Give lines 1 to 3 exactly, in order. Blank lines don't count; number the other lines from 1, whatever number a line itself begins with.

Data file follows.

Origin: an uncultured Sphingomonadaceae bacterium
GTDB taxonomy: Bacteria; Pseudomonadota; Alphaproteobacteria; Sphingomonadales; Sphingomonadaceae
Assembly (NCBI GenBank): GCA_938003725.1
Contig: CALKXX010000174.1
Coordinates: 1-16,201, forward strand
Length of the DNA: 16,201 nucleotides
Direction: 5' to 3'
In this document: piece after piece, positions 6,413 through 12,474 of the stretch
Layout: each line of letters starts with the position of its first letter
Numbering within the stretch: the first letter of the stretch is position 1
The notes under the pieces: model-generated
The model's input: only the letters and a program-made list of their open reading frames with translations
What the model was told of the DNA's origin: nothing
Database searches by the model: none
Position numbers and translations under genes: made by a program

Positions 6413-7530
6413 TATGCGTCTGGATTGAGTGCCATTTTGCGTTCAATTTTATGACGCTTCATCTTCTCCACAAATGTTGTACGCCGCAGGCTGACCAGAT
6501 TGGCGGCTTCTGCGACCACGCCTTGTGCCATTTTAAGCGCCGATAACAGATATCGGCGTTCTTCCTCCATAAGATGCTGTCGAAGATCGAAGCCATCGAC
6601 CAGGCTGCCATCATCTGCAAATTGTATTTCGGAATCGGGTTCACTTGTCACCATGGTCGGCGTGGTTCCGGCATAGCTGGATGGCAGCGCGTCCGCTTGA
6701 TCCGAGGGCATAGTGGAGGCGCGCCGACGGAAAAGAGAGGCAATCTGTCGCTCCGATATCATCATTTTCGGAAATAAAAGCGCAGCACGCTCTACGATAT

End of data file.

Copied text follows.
Origin: an uncultured Sphingomonadaceae bacterium
GTDB taxonomy: Bacteria; Pseudomonadota; Alphaproteobacteria; Sphingomonadales; Sphingomonadaceae
Assembly (NCBI GenBank): GCA_938003725.1